We will dusciss topics including:
- Material Development and Selection
- Cold Water Wash
- Fiber Shedding & Microplastic Pollution
- and more!
Moderated by: Todd Cline, Director of Research and Development, Sustainability and Wellness, Procter & Gamble
- Pat Kniep, P.E., Director, Chemical & Environmental Engineering, Cintas
- Ben Mead, Managing Director, Hohenstein Institute
More speakers to come!
A moderated panel of experts discuss how they envision circularity in textiles proceeding.
Textile production has become one of the most polluting industries, producing 1.2 billion tons of CO2 per year. Natural resources are put under substantial pressure, causing high levels of pollution; including the use of toxic chemicals, dangerous dyes, and synthetics fibers seeping into water supplies and in our ocean. The circular textiles industry can be defined as a regenerative system in which fabrics are circulated for as long as their maximum value is retained, and then returned safely to the biosphere when they are no longer of use. In a circular model, products are designed and developed with the next use in mind. Less than 1% of clothing is recycled into new clothing. What are the ideas that will drive this new economy? Perhaps these panelists will help you invigorate your company to begin thinking circular.
Moderated by: Andre West, Director, Zeis Textile Extension, Wilson College of Textiles, NCSU
Sustainability and transparency will affect the value of your brand more than anything else in the next two years. Get it right and you’ll succeed. Get it wrong and your brand may never recover. This is true for all brands – ingredient brands as well as consumer brands. Everyone in the supply chain must adapt to shifting demands for sustainable products that must perform. The retail customer will not accept anything but absolute transparency and will reward those brands that are able to deliver specific, concise and accurate data validation. This session will explore best practices in creating sustainable supply chains and the importance of validating, documenting and certifying performance through testing, chain of custody and supply chain collaboration.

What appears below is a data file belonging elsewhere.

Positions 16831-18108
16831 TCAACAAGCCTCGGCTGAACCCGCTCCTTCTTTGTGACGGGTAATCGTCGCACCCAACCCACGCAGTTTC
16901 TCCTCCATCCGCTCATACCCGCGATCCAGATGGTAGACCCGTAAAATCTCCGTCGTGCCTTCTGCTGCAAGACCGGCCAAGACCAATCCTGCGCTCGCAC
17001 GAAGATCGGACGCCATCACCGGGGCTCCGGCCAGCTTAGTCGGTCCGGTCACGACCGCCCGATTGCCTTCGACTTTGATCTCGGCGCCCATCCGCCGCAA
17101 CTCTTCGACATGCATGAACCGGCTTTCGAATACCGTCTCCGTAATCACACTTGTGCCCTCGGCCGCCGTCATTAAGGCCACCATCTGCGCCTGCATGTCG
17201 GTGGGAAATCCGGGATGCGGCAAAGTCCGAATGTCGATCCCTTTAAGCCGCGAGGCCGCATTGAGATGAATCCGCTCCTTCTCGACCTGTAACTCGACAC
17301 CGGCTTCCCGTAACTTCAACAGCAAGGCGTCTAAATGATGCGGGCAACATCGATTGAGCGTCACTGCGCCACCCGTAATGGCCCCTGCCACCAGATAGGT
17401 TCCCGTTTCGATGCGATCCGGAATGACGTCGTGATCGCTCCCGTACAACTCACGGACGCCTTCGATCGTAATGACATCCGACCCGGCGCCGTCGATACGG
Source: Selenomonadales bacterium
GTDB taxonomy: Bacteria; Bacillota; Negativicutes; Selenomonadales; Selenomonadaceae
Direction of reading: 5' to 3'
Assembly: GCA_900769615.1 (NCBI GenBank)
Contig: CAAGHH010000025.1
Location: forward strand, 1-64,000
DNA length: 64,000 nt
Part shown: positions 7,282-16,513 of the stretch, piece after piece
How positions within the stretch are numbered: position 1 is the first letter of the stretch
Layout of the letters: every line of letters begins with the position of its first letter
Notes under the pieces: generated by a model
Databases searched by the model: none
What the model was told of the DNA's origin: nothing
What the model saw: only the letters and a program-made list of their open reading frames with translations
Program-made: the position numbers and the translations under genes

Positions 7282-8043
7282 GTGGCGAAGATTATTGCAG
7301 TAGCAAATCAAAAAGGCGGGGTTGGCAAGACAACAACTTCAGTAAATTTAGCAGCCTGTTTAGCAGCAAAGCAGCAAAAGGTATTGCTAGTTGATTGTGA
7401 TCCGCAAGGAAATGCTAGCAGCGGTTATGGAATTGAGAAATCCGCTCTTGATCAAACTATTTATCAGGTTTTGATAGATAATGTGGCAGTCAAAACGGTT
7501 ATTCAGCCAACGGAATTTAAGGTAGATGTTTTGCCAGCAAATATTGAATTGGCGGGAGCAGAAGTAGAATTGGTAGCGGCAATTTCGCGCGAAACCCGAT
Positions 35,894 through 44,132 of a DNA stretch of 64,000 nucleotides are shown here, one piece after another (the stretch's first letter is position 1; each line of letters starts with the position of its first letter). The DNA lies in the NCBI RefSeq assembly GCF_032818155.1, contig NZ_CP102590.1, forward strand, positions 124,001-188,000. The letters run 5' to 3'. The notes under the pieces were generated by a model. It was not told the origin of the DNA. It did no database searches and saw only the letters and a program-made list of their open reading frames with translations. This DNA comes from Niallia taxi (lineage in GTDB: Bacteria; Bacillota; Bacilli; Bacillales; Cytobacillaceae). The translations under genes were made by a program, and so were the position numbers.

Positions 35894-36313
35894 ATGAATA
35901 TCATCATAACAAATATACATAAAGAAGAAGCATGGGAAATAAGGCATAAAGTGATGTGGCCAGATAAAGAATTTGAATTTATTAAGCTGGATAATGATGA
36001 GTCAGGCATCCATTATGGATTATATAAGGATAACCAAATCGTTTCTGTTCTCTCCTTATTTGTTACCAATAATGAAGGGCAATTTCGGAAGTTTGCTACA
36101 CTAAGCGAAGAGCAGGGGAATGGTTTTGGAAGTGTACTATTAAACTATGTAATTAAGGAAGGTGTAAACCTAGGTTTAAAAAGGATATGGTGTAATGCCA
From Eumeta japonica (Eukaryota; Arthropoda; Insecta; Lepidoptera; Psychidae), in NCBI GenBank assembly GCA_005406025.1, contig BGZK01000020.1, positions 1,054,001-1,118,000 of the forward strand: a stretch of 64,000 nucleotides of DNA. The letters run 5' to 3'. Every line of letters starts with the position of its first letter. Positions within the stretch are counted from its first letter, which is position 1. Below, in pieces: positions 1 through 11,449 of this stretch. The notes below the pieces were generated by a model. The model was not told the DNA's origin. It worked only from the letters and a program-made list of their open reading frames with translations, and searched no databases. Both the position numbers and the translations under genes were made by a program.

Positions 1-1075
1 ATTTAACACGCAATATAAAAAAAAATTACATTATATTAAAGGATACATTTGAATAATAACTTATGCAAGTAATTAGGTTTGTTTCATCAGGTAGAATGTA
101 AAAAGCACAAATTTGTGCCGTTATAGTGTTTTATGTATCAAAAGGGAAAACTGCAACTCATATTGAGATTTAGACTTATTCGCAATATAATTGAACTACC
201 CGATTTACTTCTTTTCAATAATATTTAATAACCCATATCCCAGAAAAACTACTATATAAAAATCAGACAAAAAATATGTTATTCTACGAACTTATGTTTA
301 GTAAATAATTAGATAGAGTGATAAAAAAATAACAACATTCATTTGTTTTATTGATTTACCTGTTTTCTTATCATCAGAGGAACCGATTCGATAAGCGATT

Moderated by:: Joe Walkuski, Founder and CEO, Texbase
Wednesday, August 25, 2021
This session will expose the need for scalable solutions for PPE focusing on respirators, surgical masks, and facemasks, and effective infection prevention strategies that can be deployed quickly and globally to contain pandemic threats while mitigating financial risks worldwide. Learn how PPE market has been impacted by global supply chain issues and continues to present a unique challenge to the global economy in terms of best practices needed to re-open economies effectively while putting into practice strong mitigation strategies to contain the spread of infections. In this presentation-style panel session, our industry experts and researchers will present and discuss this market and their innovative approaches in handling and supporting infection controls and management, current testing standards adapted by industries to evaluate these PPEs for the level of performance and protection they offer to the wearer from airborne particles and from contaminated liquid, and share established compliance and regulatory landscape by Centers for Disease Control and Prevention (CDC), National Institute for Occupational Safety and Health (NIOSH), Occupational Safety and Health Administration (OSHA), and Food and Drug Administration (FDA) that has allowed these PPE businesses to safeguard the integrity of their supply chain.
Moderated by: Kavita Mathur, Ph.D., Associate Professor of Textile and Apparel, Technology and Management, North Carolina State University